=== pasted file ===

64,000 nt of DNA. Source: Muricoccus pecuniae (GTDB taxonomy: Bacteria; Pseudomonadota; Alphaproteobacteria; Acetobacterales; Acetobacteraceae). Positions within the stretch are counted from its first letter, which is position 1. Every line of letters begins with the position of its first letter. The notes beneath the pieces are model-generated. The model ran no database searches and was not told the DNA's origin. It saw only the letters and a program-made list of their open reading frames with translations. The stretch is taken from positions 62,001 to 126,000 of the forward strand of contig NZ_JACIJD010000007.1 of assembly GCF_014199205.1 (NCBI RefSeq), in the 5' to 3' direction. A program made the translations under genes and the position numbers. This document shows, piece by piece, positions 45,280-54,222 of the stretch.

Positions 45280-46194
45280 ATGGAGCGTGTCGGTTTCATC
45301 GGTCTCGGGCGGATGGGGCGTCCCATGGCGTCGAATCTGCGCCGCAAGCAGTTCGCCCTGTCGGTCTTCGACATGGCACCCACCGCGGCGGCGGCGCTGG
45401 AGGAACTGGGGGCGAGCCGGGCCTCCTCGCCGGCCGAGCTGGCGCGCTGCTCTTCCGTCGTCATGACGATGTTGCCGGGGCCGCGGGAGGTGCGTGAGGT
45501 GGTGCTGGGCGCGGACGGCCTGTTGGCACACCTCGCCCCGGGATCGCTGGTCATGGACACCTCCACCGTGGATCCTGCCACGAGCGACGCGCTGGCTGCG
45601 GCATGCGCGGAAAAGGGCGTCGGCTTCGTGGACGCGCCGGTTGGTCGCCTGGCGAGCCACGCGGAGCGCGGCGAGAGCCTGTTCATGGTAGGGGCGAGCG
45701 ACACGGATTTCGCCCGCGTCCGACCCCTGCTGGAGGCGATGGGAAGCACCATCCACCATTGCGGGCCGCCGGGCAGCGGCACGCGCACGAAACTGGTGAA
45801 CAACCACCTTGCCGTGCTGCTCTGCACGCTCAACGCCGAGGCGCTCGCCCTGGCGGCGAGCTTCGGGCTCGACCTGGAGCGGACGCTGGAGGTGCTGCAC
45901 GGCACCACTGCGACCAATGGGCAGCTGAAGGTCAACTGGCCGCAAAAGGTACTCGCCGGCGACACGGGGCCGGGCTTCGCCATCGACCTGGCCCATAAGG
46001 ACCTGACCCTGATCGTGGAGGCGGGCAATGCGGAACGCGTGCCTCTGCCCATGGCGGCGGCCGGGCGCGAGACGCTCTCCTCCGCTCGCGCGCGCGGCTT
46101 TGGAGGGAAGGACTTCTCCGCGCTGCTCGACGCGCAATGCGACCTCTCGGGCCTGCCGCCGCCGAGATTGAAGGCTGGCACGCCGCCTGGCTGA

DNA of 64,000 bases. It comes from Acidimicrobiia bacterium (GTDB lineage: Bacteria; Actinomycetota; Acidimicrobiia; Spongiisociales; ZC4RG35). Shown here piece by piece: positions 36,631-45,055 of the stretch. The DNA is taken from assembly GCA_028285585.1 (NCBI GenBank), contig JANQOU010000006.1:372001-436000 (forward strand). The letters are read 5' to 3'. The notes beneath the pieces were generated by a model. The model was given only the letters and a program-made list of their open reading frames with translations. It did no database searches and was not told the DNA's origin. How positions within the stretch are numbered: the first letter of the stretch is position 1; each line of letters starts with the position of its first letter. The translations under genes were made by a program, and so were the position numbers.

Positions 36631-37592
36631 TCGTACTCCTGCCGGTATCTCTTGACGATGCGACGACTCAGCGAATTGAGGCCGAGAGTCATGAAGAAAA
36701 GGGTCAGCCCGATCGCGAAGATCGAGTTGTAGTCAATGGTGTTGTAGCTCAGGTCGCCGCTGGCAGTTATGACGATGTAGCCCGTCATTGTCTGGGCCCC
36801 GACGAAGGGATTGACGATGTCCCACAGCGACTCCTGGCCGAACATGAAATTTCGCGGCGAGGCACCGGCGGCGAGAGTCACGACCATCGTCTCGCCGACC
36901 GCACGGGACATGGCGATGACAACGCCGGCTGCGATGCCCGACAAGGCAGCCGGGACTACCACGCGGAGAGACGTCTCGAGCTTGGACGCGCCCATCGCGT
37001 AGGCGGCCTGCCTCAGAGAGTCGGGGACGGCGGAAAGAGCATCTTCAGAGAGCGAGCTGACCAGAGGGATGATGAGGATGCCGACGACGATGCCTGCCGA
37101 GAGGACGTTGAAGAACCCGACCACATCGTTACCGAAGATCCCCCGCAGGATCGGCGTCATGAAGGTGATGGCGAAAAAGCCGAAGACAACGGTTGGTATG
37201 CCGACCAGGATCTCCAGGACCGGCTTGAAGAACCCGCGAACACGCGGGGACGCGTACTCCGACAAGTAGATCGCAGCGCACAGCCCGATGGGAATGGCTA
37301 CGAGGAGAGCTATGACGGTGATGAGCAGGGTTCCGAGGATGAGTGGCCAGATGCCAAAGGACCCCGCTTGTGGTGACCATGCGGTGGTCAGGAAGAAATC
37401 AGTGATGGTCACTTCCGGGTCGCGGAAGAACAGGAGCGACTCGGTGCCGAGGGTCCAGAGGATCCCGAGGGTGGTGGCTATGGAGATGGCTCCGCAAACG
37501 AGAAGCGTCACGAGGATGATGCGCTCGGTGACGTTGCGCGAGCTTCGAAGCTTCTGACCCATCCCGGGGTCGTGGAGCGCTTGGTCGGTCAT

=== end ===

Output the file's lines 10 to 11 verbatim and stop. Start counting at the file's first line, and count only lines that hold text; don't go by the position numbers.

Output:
45901 GGCACCACTGCGACCAATGGGCAGCTGAAGGTCAACTGGCCGCAAAAGGTACTCGCCGGCGACACGGGGCCGGGCTTCGCCATCGACCTGGCCCATAAGG
46001 ACCTGACCCTGATCGTGGAGGCGGGCAATGCGGAACGCGTGCCTCTGCCCATGGCGGCGGCCGGGCGCGAGACGCTCTCCTCCGCTCGCGCGCGCGGCTT